New Directions in Global Health Seminar

Ambassador Miller Giving A Speech

Good morning. Thank you for having me here this morning at this important event.

What a great day to be out here in Ghanzi.  As always, I enjoyed my drive up yesterday along the Trans-Kalahari Highway, getting to view the vast and beautiful desert landscape of this great country.  Ghanzi is a place like no other, so unique from the rest of the country in art, culture, and geography.

Ladies and gentlemen, I am happy to be here to open this important program called “New Directions in Global Health: Sustainability and Progress in Achieving an AIDS-free Generation.”  This two-day seminar is organized by an interagency team from the U.S. government in partnership with your District Multi-Sectoral AIDS Committee.  We also partnered with the Media Institute of Southern Africa in order to bring our friends from the media aboard.  It should be an interesting and productive two days of discussions.

This program is sponsored by the U.S. President’s Emergency Plan for AIDS Relief (PEPFAR), which is my country’s global health initiative to assist countries in responding effectively and sustainably to the HIV epidemic.  Over the last decade, PEPFAR has committed more than $750 million to Botswana in its response to HIV.  Together, with the Government of Botswana, civil society and other development partners, we have come a long way.  The results of our combined efforts have been remarkable, and I think you will see from the discussions over the next two days just how far we’ve come together.

Many of you sitting here today are familiar with the UNAIDS global 90-90-90 targets.  For those who aren’t, these are the UN targets that replaced the Millennium Development Goals at the end of 2015 to guide and accelerate progress through the year 2020.  The simplified “90-90-90” motto refers to the HIV testing, treatment and viral suppression targets – 90% of those infected with HIV should be aware of their status; 90% of those aware of their status should have received treatment; and, for 90% of those being treated, the drugs will have had the intended effect of suppressing the patient’s viral load.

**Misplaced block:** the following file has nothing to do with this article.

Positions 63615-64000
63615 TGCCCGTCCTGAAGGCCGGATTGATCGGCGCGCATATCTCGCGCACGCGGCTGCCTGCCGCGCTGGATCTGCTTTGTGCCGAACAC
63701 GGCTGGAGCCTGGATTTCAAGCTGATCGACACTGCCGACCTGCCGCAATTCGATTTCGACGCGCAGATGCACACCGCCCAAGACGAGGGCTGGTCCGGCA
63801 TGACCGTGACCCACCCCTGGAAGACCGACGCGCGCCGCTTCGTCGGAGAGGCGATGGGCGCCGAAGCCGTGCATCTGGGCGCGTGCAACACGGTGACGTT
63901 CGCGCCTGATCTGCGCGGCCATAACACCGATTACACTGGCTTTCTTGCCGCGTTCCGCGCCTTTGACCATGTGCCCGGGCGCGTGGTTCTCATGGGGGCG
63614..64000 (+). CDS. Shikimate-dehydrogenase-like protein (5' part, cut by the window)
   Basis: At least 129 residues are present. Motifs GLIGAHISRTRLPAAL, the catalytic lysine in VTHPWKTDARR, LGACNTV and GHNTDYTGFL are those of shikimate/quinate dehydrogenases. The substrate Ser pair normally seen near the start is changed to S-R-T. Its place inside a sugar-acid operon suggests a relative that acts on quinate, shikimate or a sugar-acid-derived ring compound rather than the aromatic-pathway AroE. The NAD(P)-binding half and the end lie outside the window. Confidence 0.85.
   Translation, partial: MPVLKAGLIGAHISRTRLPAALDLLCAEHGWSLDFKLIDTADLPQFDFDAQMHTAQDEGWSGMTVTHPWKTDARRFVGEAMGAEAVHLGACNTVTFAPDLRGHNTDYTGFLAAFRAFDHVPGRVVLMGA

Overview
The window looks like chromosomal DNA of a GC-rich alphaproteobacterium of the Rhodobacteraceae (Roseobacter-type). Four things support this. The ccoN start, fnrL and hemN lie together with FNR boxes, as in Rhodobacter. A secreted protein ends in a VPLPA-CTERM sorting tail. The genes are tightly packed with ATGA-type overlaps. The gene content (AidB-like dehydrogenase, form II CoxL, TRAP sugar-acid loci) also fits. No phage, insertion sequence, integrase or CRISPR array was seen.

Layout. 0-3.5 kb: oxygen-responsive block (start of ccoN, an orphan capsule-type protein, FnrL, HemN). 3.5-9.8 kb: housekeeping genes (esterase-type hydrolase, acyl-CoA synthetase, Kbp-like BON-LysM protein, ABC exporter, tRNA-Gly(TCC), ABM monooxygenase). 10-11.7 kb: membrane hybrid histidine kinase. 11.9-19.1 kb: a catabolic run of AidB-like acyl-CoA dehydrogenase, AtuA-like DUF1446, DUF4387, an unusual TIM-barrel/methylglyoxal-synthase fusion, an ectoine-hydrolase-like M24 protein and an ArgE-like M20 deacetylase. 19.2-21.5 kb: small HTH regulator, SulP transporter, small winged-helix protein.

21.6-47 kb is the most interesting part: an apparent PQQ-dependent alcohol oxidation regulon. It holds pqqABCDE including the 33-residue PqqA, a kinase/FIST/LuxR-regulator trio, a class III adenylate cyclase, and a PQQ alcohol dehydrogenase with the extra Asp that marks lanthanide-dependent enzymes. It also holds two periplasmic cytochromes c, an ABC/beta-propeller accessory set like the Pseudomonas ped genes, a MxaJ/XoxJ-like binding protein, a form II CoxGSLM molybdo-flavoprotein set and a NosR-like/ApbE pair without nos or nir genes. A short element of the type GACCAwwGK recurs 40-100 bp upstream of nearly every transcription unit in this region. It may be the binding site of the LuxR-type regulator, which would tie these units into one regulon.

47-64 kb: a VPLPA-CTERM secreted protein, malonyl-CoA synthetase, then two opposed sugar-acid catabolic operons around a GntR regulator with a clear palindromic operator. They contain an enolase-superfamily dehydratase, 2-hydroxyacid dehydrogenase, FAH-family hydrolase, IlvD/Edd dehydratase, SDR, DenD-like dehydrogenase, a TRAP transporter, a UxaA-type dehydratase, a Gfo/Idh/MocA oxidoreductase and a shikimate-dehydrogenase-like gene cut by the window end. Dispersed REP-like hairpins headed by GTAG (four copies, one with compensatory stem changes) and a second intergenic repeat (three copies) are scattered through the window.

If you are an avid reader like I am, you would have seen the article last week about Botswana’s progress towards the 90-90-90 targets.  This was based on the Lancet medical journal’s article on a clinical study called the Botswana Combination Prevention Program , or locally known as “Ya Tsie.”  This is a study sponsored by PEPFAR and run in partnership between CDC Botswana, the Botswana-Harvard Partnership and the Ministry of Health.

Out of the 3,500 individuals from 30 communities who tested HIV positive, the BCPP study reports that 83% of them knew their HIV status, 87% of them had initiated treatment, and 96% of those on ART had achieved viral suppression.  All of this looks pretty impressive.  But to be fair, we must caution against concluding that these numbers are representative of the entire country.  It was a relatively small sample size in just 30 communities.

Still, the results reported are encouraging.

Once again, Botswana stands out as a laudable example for other countries to follow – just as it did back in the early days of the AIDS epidemic when this country was one of the first to extend treatment to the entire country.  Now, Botswana could be among the first countries to actually control the HIV epidemic.  This is exciting.  We should collectively seize the opportunity to do so.

In December of last year during World AIDS Day, we announced PEPFAR’s new direction in evidence-based programming.  Our investments in Botswana have shifted to become more focused on the hardest-hit geographic areas and on the most impactful activities.  The overall aim of this new shift is working with partners to help Botswana achieve epidemic control by 2018.  In order to accomplish this, we need to focus on the right things, in the right places, and do them right now.